WisBusiness: Execs confident in financial institutions but state administrator sees potential for limited lending in ’09

By David A. Wise

For WisBusiness.com

Despite facing challenges, Wisconsin banks and credit unions are safe, strong and ready to lend, financial industry representatives told the state Senate Committee on Veterans and Military Affairs, Biotechnology, and Financial Institutions today.

Michael Mach, the administrator of the Division of Banking for Wisconsin’s Department of Financial Institutions, delivered testimony at the Wauwatosa meeting that largely concurred with that assessment, but pointed to a high loan-to-deposit ratio that could limit future lending. He also predicted 2009 would continue to be a tough year for banks.

Using figures from Sept. 30 (he noted that year-end figures would not be available until mid-February), Mach said state banks had a strong capital ratio, but had seen decreased earnings in 2008 due to increased delinquencies and smaller interest rate margins on loans. Because of the strong capital reserves, Mach said Wisconsin banks are in a position to weather periods of decreased earnings.

“The good news is Wisconsin banks have aggressively lent in their communities, ” Mach said. “The bad news is that the high loan-to-deposit ratio requires banks to use wholesale funding sources which may be both expensive and volatile.”

“With the loan-to-deposit ratio already on the high end of the scale, additional capacity may be strained,” Mach said.

While capital reserves are higher than the national average, the state’s banks overall have a 112 percent loan-to-deposit ratio, significantly higher than the national average of 89 percent. For state-chartered banks with less than $1 billion in assets, known as community banks, that ratio was 96 percent, Mach said.

Committee Chair Sen. Jim Sullivan expressed concern about that figure, but Mach pointed out it doesn’t mean the banks lent money without proper underwriting practices.

Wisconsin Bankers Association President Kurt Bauer said the fourth quarter for banks “may be the worst that we’ve seen in quite some time in Wisconsin.”

But Bauer noted that low earnings are reflective of the broader economy, and do not mean that banks lent irresponsibly or are about to collapse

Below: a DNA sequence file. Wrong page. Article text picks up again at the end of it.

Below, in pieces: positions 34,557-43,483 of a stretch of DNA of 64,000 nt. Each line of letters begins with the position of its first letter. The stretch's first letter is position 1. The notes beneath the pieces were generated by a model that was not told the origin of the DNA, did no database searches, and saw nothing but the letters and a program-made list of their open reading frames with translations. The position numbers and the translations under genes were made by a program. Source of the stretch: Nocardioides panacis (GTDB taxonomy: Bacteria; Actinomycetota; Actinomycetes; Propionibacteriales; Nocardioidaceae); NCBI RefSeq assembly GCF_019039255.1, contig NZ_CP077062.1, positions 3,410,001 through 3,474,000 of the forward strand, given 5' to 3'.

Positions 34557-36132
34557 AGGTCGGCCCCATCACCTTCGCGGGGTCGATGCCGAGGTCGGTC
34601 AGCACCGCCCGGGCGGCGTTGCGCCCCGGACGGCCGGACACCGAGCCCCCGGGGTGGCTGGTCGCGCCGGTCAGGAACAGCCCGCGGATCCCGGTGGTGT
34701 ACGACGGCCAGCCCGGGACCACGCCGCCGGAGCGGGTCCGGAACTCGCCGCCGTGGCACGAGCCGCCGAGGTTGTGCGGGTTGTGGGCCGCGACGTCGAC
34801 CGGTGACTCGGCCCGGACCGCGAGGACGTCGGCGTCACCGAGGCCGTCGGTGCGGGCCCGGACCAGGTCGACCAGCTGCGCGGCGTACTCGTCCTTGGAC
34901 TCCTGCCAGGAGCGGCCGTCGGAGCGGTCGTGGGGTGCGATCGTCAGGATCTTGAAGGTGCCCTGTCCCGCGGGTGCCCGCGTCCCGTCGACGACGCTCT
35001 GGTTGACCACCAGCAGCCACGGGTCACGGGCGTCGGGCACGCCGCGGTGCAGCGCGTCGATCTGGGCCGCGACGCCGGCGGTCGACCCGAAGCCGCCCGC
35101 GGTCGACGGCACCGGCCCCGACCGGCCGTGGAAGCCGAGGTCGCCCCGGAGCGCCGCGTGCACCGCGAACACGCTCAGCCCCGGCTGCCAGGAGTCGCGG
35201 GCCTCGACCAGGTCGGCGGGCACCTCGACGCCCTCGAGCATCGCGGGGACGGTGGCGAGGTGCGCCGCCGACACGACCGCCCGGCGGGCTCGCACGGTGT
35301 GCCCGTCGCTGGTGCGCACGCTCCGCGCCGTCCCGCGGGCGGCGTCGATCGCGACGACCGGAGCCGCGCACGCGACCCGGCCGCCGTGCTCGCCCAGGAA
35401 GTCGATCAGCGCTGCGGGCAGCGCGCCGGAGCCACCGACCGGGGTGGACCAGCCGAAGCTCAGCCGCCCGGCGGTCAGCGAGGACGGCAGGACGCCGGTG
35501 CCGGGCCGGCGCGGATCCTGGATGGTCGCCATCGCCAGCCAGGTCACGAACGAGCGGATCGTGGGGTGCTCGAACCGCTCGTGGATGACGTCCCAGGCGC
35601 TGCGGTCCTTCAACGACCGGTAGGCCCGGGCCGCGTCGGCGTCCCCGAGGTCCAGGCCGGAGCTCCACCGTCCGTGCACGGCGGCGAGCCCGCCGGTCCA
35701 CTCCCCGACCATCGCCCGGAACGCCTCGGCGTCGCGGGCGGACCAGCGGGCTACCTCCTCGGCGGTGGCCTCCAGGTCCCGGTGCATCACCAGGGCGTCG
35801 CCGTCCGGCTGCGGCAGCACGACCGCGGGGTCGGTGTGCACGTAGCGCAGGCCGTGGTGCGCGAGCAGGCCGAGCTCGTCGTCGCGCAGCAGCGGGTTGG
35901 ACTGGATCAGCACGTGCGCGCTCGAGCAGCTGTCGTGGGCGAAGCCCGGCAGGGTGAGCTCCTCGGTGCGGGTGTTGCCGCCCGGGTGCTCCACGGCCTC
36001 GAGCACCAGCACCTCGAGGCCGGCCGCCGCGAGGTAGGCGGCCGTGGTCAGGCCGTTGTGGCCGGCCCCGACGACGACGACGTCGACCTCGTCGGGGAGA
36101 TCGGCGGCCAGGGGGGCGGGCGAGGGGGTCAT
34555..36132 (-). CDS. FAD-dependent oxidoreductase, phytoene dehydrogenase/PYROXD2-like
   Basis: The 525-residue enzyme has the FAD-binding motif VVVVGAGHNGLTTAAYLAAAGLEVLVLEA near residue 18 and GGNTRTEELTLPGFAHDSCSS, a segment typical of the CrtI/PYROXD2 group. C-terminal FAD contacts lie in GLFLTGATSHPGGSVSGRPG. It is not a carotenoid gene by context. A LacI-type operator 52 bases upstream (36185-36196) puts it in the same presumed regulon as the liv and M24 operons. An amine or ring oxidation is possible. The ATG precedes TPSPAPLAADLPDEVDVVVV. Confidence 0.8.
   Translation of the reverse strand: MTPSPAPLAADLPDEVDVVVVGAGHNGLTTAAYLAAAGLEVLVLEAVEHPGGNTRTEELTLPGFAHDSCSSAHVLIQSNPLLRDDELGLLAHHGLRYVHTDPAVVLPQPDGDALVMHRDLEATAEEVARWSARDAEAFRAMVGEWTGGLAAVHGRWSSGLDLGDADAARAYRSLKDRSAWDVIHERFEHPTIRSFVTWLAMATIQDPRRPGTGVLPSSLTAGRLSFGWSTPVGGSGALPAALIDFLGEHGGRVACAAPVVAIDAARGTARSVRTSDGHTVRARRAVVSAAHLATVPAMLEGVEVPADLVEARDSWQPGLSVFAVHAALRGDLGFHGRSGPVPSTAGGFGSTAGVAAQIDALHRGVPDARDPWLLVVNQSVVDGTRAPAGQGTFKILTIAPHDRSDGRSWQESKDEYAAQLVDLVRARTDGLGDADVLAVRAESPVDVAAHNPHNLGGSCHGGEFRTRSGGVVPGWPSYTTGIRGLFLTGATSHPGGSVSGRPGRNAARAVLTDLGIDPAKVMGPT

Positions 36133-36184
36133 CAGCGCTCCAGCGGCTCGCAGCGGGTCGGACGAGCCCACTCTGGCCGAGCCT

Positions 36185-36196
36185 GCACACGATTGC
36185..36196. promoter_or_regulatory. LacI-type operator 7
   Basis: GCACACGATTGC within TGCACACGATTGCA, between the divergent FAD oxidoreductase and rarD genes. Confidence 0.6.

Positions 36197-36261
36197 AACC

“The fortunes of banks and the general economy are tied together,” Bauer said.

Bauer pointed out that institutions that wrote risky loans went out of business and deposits are increasing as people flee the stock market. These factors are helping banks capture market share for both deposits and loans, he said.

Mach said so far that only five or six Wisconsin banks have received federal bailout money, and that the DFI has assisted in recommending whether those applications should be approved.

Joanne Whiting, chief advocacy officer for Wisconsin Credit Union League, noted that the DFI data does not include credit unions, but that deposits and loans have both increased from credit unions and they are experiencing a 1.21 percent delinquency rates on loans.

Financial industry representatives in testimony today pointed out that Wisconsin banks and credit unions did not participate in the subprime mortgage market as Wall Street investment banks had, but still face challenges.

Stephen Eager, chairman of the Community Bankers of Wisconsin, said that only 5 percent of the foreclosures in Wisconsin in 2008 were for loans that originated with community banks. Eager said 96 percent of Wisconsin headquartered banks are considered community banks.

The Wisconsin Bankers Association’s James Podewils, president of Continental Savings Bank in Greenfield, said the high loan-to-deposit ratio shows banks are lending to consumers, but noted that in some cases lending standards have increased and some people’s creditworthiness has deteriorated, leading to a drop in loan demand.

Podewils said a recent WBA survey showed about half of the state’s banks have increased lending standards, while fewer businesses are qualifying for loans due to the economic downturn

Podewils noted banks are feeling pressure from Congress to lend, and from regulators to be prudent.